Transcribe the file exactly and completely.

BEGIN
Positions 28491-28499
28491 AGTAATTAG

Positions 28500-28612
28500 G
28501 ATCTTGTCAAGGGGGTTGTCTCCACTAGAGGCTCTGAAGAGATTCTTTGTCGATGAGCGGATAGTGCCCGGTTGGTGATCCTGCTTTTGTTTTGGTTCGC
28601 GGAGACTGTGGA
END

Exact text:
Positions 28491-28499
28491 AGTAATTAG

Positions 28500-28612
28500 G
28501 ATCTTGTCAAGGGGGTTGTCTCCACTAGAGGCTCTGAAGAGATTCTTTGTCGATGAGCGGATAGTGCCCGGTTGGTGATCCTGCTTTTGTTTTGGTTCGC
28601 GGAGACTGTGGA